Bananas are among the most common fruits around the world and make their home in the tropics. The suckers easily latch on to the soil and can spread to vast plantations from just one banana plant. Of the more than 2,000 species of bananas in the world, the wild variety thrives in the jungle. Wild bananas grow rapidly and randomly and are packed with nutrients. They are also quite tasty and grow on their own and don’t need babysitting to sprout, thrive, or reproduce. They just need a lot of water and sunlight. However, rain or shine, these plants grow fast and proliferate more rapidly in the rainy season. Left undisturbed, wild bananas will grow to maturity and establish their progeny in as much space as they are allowed.
Rain On You
Using the agricultural reality of wild banana plants as an analogy for the vicissitudes of life, the Kenyan proverb reminds of the reality of rain in every human life. At one point or the other, life will rain on you. People will rain on you. Circumstances will unleash fierce storms that will pour in torrents of rain on you physically, emotionally, and in any other way. Your head as an open receptacle of sunlight may have been rained on. But the Kenyan elders would like you to know that however much it rains on you, no wild banana tree will grow on your head.
Whatever the nature of rain that fell on you, and however much it rained on you, the most that can happen in the aftermath is that you will get wet and cold. The experience can be uncomfortable but if taken care of promptly and appropriately, you can move on from cold shivers to more pleasant times.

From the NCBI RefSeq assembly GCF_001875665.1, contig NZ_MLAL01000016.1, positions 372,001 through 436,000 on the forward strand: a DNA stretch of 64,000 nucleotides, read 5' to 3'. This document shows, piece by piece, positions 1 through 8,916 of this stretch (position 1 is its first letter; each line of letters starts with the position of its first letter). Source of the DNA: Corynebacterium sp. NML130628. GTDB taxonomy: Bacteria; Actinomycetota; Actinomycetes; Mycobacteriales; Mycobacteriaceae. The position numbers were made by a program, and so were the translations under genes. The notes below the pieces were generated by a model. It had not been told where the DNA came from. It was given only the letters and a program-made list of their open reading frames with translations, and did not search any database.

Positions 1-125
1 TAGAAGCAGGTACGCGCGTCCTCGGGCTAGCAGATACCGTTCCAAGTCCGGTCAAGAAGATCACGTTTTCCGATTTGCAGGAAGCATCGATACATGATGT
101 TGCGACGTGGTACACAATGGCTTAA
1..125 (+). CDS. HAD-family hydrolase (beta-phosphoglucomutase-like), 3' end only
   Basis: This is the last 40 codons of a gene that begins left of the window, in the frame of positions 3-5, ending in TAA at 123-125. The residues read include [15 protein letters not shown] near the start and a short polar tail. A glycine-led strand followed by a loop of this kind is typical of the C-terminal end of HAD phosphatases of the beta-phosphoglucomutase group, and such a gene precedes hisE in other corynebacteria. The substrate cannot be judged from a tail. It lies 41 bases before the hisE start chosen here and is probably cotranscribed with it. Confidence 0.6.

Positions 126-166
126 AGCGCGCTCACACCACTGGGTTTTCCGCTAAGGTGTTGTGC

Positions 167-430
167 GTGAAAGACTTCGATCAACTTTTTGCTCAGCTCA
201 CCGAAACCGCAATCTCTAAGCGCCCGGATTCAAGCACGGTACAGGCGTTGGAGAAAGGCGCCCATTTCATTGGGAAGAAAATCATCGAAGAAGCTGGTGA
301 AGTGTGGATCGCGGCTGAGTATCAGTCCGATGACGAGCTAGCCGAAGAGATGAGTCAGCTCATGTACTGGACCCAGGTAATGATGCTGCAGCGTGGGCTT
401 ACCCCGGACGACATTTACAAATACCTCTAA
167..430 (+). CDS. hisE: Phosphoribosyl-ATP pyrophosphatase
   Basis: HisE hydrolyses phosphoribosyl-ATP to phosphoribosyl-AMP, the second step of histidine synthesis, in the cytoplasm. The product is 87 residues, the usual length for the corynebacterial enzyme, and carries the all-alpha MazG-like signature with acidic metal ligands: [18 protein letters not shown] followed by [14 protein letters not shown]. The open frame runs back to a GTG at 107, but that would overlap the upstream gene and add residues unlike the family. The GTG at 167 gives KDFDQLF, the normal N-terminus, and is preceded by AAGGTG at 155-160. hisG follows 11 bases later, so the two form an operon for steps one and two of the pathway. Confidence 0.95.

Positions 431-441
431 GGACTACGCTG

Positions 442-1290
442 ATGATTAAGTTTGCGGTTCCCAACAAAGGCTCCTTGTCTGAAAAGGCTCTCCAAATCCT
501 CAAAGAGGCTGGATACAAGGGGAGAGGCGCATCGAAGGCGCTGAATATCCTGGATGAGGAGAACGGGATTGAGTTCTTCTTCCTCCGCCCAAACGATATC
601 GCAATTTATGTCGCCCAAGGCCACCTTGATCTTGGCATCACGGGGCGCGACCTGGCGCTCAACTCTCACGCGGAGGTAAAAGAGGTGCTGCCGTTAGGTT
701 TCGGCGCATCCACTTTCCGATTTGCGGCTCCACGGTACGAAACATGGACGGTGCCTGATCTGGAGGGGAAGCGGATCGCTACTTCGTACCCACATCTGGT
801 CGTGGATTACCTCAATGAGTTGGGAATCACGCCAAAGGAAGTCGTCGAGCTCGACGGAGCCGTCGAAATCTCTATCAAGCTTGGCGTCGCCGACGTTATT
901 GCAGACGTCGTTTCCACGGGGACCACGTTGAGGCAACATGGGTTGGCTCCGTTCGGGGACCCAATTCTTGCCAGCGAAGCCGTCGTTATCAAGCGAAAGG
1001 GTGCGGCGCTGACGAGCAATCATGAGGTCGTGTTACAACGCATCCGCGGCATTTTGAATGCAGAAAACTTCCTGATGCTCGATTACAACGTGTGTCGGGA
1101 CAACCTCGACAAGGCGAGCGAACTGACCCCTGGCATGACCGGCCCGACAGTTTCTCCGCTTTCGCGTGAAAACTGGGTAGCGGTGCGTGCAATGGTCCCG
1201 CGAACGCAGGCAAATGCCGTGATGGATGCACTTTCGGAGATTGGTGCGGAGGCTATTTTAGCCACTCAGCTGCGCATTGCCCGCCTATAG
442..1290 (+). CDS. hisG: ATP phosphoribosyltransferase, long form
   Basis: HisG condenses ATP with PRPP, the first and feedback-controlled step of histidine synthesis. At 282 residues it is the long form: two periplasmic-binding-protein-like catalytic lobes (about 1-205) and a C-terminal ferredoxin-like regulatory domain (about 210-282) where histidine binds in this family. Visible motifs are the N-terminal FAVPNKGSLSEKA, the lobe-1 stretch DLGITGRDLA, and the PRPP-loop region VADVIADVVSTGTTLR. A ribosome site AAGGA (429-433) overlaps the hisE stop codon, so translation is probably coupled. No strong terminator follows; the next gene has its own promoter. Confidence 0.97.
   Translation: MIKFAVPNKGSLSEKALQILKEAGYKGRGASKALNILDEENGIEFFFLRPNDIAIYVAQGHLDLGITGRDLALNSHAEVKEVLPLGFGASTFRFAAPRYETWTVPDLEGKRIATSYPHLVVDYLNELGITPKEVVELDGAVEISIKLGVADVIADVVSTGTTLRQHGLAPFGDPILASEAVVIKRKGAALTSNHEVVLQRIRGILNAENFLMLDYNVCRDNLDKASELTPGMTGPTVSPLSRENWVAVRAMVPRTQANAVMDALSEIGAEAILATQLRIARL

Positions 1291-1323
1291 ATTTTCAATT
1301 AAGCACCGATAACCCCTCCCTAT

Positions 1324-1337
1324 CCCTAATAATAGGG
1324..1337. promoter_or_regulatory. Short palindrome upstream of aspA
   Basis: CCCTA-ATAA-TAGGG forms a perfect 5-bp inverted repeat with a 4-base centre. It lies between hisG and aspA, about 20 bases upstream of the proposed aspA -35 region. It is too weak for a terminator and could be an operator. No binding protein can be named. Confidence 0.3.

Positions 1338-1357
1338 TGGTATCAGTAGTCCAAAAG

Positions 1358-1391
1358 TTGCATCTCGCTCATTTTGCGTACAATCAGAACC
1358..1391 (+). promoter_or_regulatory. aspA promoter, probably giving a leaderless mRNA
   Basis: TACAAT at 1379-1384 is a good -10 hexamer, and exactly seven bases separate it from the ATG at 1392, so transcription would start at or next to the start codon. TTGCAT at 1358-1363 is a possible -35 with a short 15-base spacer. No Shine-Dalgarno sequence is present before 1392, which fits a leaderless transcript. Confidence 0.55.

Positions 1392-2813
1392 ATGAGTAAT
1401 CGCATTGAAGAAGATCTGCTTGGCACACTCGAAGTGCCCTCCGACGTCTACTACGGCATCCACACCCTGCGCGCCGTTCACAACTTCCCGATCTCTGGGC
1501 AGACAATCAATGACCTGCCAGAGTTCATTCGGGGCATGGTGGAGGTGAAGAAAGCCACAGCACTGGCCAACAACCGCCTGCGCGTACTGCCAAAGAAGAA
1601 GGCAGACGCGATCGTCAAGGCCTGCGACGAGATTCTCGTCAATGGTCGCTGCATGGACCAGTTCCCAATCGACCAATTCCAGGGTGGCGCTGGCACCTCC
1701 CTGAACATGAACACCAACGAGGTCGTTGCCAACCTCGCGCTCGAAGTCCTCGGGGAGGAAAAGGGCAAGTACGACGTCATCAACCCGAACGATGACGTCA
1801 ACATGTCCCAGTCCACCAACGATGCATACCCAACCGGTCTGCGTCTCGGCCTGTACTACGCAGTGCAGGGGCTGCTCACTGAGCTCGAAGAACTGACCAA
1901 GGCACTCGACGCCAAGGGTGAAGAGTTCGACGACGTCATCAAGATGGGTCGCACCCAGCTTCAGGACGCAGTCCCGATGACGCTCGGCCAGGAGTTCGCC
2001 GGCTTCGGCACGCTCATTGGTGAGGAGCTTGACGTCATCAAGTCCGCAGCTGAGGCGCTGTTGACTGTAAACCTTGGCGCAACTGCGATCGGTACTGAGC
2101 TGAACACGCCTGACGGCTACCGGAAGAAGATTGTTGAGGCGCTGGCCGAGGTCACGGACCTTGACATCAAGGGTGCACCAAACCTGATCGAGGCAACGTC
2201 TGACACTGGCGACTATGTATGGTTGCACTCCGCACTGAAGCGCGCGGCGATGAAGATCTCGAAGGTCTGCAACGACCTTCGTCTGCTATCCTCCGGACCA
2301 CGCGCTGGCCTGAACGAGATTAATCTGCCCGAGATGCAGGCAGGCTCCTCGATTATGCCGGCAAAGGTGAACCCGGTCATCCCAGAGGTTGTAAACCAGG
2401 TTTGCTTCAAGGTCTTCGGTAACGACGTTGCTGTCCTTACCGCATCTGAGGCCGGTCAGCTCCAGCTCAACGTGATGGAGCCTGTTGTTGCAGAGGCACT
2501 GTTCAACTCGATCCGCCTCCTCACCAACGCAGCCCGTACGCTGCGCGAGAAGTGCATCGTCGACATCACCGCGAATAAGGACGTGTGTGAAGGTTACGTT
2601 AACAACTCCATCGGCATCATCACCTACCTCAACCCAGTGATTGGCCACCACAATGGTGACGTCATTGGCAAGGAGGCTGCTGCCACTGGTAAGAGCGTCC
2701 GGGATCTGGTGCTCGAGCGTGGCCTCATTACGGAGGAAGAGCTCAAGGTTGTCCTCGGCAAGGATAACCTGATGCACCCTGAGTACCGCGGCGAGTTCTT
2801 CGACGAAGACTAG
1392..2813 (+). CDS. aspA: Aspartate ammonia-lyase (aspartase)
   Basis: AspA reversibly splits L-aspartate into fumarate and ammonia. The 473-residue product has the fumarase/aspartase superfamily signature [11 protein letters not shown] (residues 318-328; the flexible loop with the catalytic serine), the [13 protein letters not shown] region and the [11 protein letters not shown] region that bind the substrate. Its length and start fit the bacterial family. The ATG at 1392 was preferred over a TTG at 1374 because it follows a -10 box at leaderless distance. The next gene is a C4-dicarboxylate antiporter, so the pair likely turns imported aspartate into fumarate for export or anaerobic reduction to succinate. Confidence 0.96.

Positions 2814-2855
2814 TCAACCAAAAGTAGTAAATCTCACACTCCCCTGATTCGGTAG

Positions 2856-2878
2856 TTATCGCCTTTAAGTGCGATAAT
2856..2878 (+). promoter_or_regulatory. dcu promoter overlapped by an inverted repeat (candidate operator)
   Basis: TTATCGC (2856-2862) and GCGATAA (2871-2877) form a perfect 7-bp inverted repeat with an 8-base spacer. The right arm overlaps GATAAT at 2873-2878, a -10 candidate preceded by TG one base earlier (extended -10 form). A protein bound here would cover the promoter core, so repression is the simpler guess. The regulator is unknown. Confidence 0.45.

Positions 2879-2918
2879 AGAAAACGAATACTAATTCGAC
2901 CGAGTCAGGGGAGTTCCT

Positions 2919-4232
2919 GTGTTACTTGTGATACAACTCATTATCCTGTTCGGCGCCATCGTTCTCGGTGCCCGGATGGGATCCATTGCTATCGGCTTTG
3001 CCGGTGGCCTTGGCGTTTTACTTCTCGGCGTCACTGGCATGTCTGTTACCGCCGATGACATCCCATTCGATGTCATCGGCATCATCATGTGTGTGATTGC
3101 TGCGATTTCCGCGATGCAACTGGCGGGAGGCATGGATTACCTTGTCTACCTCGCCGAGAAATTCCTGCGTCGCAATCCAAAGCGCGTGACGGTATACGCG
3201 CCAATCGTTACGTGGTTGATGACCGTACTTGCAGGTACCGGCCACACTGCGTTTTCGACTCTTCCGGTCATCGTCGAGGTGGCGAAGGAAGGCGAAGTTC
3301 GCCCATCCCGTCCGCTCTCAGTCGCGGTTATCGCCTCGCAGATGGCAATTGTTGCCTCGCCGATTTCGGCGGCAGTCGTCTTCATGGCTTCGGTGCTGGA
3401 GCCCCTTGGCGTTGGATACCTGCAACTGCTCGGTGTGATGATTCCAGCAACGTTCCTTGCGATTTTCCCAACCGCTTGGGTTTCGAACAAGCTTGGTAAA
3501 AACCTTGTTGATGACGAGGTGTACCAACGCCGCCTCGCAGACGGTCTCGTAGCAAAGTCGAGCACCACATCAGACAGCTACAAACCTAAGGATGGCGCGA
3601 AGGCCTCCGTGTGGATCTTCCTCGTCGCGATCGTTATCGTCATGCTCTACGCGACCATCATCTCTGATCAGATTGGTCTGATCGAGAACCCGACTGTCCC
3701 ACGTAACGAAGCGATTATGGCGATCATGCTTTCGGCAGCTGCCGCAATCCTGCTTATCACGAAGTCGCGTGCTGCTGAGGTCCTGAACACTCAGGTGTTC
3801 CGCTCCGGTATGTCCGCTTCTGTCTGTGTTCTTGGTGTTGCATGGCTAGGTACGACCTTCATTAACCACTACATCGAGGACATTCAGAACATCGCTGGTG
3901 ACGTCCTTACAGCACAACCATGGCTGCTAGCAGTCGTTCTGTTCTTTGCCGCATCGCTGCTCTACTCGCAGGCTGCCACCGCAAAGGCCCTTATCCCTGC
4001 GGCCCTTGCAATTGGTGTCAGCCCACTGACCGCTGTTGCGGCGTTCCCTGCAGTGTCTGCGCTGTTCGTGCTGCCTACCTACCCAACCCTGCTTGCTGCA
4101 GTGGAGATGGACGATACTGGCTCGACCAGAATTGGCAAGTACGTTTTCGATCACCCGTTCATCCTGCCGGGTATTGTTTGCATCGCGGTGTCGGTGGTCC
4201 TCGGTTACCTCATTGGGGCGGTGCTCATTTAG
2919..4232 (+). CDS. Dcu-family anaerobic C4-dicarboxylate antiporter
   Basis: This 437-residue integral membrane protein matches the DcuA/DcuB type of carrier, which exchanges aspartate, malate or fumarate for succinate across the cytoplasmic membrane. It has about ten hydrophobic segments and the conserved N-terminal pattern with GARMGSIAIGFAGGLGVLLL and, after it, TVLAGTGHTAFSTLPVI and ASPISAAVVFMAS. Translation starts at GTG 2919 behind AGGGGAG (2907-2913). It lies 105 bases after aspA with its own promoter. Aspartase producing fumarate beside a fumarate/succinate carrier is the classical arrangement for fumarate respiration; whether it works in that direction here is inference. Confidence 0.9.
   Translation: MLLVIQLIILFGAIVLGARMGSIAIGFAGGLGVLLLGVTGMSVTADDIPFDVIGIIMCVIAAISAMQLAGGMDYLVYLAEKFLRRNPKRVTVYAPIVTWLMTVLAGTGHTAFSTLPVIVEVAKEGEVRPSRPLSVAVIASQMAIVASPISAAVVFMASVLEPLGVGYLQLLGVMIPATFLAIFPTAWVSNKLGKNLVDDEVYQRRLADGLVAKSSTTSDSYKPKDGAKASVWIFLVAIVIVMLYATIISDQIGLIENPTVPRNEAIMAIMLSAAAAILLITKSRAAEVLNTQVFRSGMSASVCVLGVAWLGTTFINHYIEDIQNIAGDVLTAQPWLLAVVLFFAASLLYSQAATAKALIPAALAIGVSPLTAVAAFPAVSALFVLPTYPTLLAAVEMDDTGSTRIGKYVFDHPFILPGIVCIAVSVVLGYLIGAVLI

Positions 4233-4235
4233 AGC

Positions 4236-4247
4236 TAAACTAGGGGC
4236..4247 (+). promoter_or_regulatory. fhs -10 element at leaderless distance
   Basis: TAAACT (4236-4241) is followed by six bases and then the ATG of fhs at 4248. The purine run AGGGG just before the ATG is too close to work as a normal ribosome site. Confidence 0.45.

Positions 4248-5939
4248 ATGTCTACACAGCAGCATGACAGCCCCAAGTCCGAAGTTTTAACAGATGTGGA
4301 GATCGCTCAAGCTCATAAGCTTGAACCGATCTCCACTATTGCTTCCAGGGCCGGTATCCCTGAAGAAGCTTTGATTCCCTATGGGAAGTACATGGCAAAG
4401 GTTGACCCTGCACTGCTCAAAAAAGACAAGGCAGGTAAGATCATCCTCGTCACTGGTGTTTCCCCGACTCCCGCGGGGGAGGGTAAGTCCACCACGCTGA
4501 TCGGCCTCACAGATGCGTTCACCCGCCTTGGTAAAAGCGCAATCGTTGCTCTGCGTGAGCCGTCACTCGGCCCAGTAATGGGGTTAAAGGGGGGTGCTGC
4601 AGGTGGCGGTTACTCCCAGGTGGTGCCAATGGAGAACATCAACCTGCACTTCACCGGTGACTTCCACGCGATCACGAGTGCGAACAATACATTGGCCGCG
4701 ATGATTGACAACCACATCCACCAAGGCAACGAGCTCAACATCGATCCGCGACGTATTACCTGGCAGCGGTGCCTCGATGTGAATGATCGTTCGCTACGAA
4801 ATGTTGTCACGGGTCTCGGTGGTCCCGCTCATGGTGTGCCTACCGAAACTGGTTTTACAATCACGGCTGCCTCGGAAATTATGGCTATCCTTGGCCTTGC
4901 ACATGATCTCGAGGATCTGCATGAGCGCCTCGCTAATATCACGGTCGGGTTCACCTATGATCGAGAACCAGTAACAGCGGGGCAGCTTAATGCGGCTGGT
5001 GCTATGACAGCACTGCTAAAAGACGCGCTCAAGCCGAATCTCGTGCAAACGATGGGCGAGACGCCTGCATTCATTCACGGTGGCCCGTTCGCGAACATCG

Got Rained On?
If you recently got rained on, the rain has, no doubt, left its residue—wetness and cold—on you. The proverb hints at the need for you to take urgent action to manage its aftermath, not get frightened by a fanciful possibility such as bananas growing on you. Wild bananas may be among the fastest and wildest-growing plants in the tropics, but not a single one can germinate on the human hair or head.
So, draw strength from the fact that the uncomfortable and threatening rainwater that fell on you will glide off. Take courage from the fact that you can dry off and warm up. But do not waste a single breath or concern on the fear that rain on you can cause a wild plant to grow on your head. Look around you. Whatever situation or fear is as common and pervasive around you as are wild banana trees growing in the tropical jungle, do not entertain the fear that it can sprout on your head. Conserve your energy. Dry off. Warm up. Look for the rainbow in the clouds. It will get better.
Have you been rained on? Are you cold and wet from the rain’s residue of tiredness, illness, financial shortages, or whatever other setbacks that’s left you wet and shivering? Drop a line in the comments section so the rest of us can see how we may be able to help dry you off or warm you up.